While you will experience a lot of exciting points on the trip, you may also have some downtime. And there may be points in your travels when your internet connection isn’t quite as strong. It’s a good idea to bring a book you’ve always wanted to read to make up for lags. A book can really come in handy on public transportation as you’re traveling from point A to point B.
The best part about reading while on vacation is that the book itself will become part of your journey, so choose one that you’re sure to love.
While it’s good to act as if you know exactly where you’re going while out, it’s also important to take part in some activities meant for tourists. Consider signing up for walking tours, museum visits, and anything else that’ll help you learn more about the country or town you’re visiting.
Taking an interest in learning about a location’s rich history will only add to your experience. Before your travel begins, try to jot down information on local events, fairs, and even concerts that will take place during the time of your stay. These opportunities are also a great time to interact with locals.
It’s important to have your crucial documents on you or secured somewhere in your hotel room. If your room has a safe, use it while you’re out. If not, consider wearing a money belt under your clothes to conceal personal belongings.
You don’t want to be stranded without a passport if you’re overseas, so assuring it’s safe and not publicly displayed should be a top priority. Ensure items including money, your mobile device, and your room key aren’t hanging out of your back pocket where they can easily be snatched by someone who views you as a target.
If you don’t consider yourself much of a talker, let your vacation unleash a new side of you. Making small talk and conversation with the locals is a great way to enrich your travel experience. Locals will also have the best recommendations for where to go and what to eat. Most of the time, that stranger on the bus or at the coffee shop is a great source of expert sightseeing information.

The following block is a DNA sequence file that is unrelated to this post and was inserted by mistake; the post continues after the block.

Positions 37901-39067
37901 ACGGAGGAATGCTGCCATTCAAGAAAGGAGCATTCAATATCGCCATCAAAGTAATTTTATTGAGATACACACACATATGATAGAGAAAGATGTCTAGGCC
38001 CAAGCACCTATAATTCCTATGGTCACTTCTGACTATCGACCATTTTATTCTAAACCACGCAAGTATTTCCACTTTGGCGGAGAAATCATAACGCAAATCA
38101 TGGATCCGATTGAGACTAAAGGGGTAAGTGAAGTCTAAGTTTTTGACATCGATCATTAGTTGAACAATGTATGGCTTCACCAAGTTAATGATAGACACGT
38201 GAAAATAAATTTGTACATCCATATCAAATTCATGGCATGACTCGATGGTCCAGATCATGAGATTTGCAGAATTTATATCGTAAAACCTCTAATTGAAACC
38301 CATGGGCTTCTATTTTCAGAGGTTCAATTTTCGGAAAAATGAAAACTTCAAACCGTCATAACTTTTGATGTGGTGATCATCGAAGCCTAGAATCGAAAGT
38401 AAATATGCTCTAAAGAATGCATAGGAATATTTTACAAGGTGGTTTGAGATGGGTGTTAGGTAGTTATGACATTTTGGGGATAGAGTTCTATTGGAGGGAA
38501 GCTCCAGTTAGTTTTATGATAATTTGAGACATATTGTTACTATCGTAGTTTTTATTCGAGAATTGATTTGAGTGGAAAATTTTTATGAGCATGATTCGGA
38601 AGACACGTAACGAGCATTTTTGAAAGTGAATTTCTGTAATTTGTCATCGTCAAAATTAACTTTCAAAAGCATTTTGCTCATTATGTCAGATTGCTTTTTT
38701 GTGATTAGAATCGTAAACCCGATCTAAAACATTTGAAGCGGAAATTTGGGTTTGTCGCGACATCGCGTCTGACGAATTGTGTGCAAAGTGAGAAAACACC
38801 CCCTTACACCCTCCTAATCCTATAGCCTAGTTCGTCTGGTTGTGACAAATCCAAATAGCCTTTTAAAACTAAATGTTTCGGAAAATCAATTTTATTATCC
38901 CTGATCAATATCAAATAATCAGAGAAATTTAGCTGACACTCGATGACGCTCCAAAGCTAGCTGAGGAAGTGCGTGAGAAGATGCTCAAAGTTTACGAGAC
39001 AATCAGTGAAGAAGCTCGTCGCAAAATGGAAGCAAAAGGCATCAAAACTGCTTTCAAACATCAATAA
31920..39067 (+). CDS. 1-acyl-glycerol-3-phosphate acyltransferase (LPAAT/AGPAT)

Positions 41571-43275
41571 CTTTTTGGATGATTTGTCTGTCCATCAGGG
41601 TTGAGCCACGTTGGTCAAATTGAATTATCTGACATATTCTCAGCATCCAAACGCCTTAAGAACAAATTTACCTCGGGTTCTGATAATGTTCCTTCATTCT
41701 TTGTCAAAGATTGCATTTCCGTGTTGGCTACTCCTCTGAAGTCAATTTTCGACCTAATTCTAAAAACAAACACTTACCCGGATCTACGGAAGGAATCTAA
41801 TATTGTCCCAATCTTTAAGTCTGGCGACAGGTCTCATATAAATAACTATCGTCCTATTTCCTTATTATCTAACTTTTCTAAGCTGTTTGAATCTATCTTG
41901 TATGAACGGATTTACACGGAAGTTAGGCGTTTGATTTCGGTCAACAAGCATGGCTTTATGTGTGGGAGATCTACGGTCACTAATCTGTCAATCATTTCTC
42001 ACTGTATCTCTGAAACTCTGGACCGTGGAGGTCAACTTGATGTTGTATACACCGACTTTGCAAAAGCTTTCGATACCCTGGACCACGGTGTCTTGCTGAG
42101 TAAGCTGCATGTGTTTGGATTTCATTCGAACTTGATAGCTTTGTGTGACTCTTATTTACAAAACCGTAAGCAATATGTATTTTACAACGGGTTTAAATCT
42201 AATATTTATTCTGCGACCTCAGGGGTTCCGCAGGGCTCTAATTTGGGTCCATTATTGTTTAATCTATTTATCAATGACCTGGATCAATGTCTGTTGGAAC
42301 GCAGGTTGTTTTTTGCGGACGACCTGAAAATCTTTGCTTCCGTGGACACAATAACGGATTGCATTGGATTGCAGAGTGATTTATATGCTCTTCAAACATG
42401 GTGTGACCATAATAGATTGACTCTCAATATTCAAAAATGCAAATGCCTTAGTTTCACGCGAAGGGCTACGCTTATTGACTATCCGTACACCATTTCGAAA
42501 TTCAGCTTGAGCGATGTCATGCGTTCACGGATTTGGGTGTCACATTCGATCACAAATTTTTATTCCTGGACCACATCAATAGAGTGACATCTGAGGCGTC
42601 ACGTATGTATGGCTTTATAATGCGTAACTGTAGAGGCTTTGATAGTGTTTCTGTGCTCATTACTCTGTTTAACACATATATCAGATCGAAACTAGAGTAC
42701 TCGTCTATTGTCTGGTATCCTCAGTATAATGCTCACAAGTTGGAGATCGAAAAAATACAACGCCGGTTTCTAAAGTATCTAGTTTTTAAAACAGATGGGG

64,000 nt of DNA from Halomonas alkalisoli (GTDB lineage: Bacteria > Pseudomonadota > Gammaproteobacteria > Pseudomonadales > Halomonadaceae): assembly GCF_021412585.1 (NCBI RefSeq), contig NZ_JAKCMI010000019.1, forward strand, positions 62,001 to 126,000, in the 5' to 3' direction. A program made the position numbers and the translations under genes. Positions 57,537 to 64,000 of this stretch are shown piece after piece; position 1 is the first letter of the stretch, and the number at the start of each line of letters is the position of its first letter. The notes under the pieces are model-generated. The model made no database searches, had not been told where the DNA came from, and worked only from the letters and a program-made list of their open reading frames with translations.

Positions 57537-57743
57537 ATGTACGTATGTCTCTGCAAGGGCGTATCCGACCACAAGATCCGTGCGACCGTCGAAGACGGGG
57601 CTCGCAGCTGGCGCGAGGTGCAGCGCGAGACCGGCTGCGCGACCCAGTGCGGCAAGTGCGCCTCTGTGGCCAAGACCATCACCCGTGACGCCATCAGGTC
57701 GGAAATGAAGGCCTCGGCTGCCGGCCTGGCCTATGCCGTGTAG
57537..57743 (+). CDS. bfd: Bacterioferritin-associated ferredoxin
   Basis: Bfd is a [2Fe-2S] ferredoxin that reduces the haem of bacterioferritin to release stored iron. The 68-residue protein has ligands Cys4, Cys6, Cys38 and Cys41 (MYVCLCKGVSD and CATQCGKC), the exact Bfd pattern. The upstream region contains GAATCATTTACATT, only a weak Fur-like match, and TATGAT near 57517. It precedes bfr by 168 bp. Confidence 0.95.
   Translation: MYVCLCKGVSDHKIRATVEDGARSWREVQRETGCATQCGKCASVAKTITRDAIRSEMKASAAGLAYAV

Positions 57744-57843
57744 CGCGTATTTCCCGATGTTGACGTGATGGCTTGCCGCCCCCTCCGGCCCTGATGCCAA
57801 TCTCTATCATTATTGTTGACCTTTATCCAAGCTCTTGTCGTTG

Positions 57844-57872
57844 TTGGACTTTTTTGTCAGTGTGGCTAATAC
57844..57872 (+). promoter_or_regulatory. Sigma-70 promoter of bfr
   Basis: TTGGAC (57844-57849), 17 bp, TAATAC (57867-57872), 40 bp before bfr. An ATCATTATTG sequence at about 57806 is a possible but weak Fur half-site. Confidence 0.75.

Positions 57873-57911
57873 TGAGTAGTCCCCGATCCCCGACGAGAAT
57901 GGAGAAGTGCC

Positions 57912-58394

If you’re traveling somewhere with a language barrier, try learning basic terms before you leave. A few key phrases and words can get you out of a pinch. Plus, knowing the language shows locals that you appreciate their culture — and don’t expect them to cater to yours. It’s also a good idea to find a translation program online, or through an app, just in case you get lost or need to ask a question more complex than: “Where’s the bathroom?”
Keeping in touch with family and friends is a good idea for many reasons. For one, it’s nice that they can keep tabs on you and know you’re safe. Second, it’s a great way to share your journey with them. If you send texts or call them while on vacation, they’ll experience the journey with you from a distance.
Sending a general itinerary before you leave is always a good idea. You should also tell them about any last-minute plans. While they don’t need to know about every decision you make, it’s important for them to at least have an idea of where you’re staying, how to contact you in case of an emergency, and your plans if you’re visiting multiple cities or countries.
While it might be a little scary to travel by yourself the first time, you’ll quickly realize the benefits and freedom it can bring — and perhaps you’ll prefer solo trips over traveling with a group. When you go solo, you have full control of what you do, what you eat, and who you visit. You can sleep in and take it easy for a full day and not worry about how it’ll affect anyone else’s schedule.
Best of all, you can see the sights on your own terms, and change the direction of your vacation how you see fit. Traveling solo may become your most cherished form of relaxation. And it’s something that more women should try — at least once.